Seventh Chords Chart

seventh chords chart

Seventh chords can add depth and character to all genres of music, often seen near the end of classical pieces or as the last chord in jazz pieces.

As with triads, seventh chords can also be classified by their quality. To assess one, evaluate its interval relationship to the root note in its major key signature.

Major Seventh

The major seventh chord has an elegant sound that makes it a popular choice in jazz and other forms of musical genres such as funk or pop music. Additionally, its less dissonant nature makes it ideal for ending pieces with.

An identifiable major seventh chord can be distinguished by its root, quality and inversion (see Inversion and Chord Identification chapter for more information). To create one from stacked thirds, just take your major triad and add one half step below your root; for instance Cmaj7 would consist of C-E-G-B as its elements.

Listening to Ella Fitzgerald perform the George Gershwin classic “Porgy and Bess,” you will witness how major seventh chords are used in jazz music. These chords can either be major, minor, or diminished in quality and this determines its flavor; each quality possesses its own sound signature.

Minor Seventh

Minor seventh chords can be an effective way to build tension while transitioning smoothly into dominant seventh chords.

Notation for these chords is quite straightforward; similarly to triads, their roots are represented by capital letters in the bass voice of the staff, with enharmonic equivalence used to indicate quality and seventh as explained in Intervals chapter.

Though seventh chords might appear intimidating at first glance, they’re really just tools for adding emotion and creating stories. Each seventh chord offers something different – from its cozy charm of a major seventh to the unnerving tension of half-diminished sevenths – so why not explore their potential by exploring them through Skoove tutorial “Au Claire De Lune” and discover how they can add life to your progressions!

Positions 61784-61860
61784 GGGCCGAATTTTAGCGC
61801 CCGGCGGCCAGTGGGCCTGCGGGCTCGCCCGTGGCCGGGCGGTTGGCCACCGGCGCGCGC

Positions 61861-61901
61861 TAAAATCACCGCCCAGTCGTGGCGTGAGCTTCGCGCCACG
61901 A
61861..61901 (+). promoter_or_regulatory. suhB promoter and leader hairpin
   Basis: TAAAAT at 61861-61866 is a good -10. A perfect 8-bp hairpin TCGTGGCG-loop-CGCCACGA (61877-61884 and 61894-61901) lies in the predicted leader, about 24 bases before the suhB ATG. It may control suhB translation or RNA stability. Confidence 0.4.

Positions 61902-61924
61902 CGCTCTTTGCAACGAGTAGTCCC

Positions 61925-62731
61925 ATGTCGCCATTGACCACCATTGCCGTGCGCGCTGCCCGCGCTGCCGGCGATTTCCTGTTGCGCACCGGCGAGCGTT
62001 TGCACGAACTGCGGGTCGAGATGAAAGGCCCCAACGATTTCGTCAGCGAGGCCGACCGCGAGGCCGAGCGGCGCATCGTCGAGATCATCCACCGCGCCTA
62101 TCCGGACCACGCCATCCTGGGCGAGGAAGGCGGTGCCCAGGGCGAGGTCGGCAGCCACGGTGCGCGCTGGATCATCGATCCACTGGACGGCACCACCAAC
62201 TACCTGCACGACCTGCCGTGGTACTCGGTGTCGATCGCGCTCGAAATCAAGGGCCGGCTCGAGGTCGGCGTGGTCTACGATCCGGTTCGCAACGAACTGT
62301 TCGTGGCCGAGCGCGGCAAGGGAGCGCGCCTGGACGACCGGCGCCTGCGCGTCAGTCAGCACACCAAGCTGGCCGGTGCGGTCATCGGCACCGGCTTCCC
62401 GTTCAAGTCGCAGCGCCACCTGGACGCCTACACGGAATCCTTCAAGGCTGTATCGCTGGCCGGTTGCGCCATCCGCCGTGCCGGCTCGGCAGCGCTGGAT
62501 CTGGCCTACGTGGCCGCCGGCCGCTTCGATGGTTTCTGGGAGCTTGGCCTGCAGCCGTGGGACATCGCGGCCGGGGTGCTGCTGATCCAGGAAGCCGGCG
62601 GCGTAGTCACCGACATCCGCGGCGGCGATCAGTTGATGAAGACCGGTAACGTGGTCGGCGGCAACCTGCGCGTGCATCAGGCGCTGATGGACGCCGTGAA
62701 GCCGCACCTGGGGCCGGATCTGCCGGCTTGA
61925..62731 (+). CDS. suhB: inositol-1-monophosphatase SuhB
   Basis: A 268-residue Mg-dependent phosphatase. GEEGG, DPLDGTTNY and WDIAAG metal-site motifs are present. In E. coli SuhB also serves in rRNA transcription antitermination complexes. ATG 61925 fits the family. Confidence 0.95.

Dominant Seventh

A dominant seventh chord consists of a major triad (comprising of the 1st, 3rd, and 5th notes of a scale) plus a flat 7th above its root; hence the presence of “b” (flat).

Jazz musicians regularly employ this chord as it serves as a powerful resolution to the tonic triad when played at the end of a phrase or section of music.

This chord makes an elegant base for more complex improvisations, adding crunchy tones such as (b9) or (#11) for a bluesier sound.

Another way of approaching the dominant seventh chord is as the fifth scale degree of any major diatonic scale; its Roman numeral analysis would be G7 (or V7 in Roman numerals). Furthermore, this chord can also be built upon its equivalent fifth scale degree from any natural minor scale.

Half-Diminished Seventh

Half diminished chords are another popular type of seventh chord in classical music, often written out as Cm7(b5) in shorthand (it may also be written as Bm7(b5) in certain places). They feature three triads with flattened fifths that form minor 7ths with a flat fifth; you could think of them as minor 7ths with flat fifths. They’re sometimes written shorthand using an open circle with an x through it to indicate this in shorthand (it may also be written as Bm7(b5)).

These chords are formed of stacked intervals; for example, an m3 runs from 1 to 3, an m5 from 3 to 5, and an m7 from 5 to 7. All these chords are composed from triads, so they can also be inverted as needed.

To invert a C half-diminished chord, for example, just move its lowest note up one octave (12 notes). This process is known as third inversion and works similarly in all other inversions to create chords which act both as dominants and subdominants simultaneously.